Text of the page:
In this embodiment, the sector plate 16 is rotatable by a handle or other similar means which is not shown, for suitably selecting a light source system by causing it to face the reflective mirror 12. Otherwise, the function of this embodiment is similar to the preceding embodiment which has been described hereinbefore by referring to FIGS. 1 and 2.
It is needless to say that a registering means, which is not shown, is provided in each embodiment for accurately directing any of the light source systems 9 and 10 toward the reflective mirror 12.
The embodiment shown in FIG. 3 causes the entire light source systems 9 and 10 to rotate relative to the reflective mirror 12 whose position is fixed, but it is also possible to achieve the same functions and effects as described above, for instance, by fixing a light source lamp with a sufficient amount of light and a concave reflective mirror as well as the reflective mirro 12 while rotating only light source lenses having different focal lengths. Furthermore, it is also possible for allowing relative rotation among the reflective mirror 12, light source lamps with concave reflective mirrors, and light source lenses, for selectively using light source lamps with different luminous intensities depending on needs.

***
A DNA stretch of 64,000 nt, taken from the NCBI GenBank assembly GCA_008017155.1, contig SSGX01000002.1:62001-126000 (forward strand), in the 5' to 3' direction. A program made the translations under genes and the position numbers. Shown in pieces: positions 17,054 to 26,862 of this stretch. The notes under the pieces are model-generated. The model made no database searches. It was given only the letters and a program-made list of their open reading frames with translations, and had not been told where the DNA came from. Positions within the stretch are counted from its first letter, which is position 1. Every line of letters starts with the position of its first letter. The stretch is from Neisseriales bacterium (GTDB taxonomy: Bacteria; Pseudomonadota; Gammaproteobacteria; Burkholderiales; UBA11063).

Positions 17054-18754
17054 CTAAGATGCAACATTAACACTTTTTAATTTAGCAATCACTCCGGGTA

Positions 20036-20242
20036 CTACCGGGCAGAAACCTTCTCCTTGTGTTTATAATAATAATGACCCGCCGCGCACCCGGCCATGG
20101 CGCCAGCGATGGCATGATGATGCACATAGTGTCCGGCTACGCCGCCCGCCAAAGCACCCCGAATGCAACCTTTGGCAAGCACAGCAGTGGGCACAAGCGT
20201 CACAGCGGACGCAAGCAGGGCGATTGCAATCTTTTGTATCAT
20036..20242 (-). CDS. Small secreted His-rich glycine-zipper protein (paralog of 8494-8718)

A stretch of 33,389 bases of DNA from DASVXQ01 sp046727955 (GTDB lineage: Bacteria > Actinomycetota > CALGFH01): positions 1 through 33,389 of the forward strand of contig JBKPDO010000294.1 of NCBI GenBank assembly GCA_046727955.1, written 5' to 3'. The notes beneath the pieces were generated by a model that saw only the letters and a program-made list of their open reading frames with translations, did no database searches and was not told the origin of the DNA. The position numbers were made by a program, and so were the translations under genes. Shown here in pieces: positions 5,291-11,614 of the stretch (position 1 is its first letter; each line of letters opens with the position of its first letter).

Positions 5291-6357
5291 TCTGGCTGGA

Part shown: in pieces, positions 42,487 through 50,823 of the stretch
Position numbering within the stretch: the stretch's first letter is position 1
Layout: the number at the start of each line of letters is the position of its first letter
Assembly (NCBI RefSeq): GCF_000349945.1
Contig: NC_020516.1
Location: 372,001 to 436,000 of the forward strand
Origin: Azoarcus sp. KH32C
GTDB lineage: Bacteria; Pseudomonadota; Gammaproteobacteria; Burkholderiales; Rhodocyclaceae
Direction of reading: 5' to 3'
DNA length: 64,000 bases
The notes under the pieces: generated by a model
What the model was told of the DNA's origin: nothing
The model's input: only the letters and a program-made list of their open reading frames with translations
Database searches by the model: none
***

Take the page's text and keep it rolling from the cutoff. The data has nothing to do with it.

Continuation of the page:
As described in the foregoing, with the present invention, it is possible to project the picture images of differently sized transparent positives always onto the entire span of a screen of fixed magnitude with sufficient clearness. Thus, the present invention has outstanding advantages in that checking and appreciation of picture images can be easily effected and that the need of using different projectors, for differently sized transparent positives is eliminated.
Although the invention has been described with a certain degree of particularity, it is understood that the present disclosure has been made only by way of example and that numerous changes in details of construction and the combination and arrangement of parts may be resorted to without departing from the scope of the invention as hereinafter claimed.
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|US20090009732 *||Sep 5, 2008||Jan 8, 2009||Yoshihiro Maeda||Projection display system using laser light source|
|US20110292649 *||Dec 1, 2011||Panasonic Corporation||Projection apparatus|
|U.S. Classification||353/85, 353/87, 353/DIG.3, 353/102|
|Cooperative Classification||Y10S353/03, G03B21/132|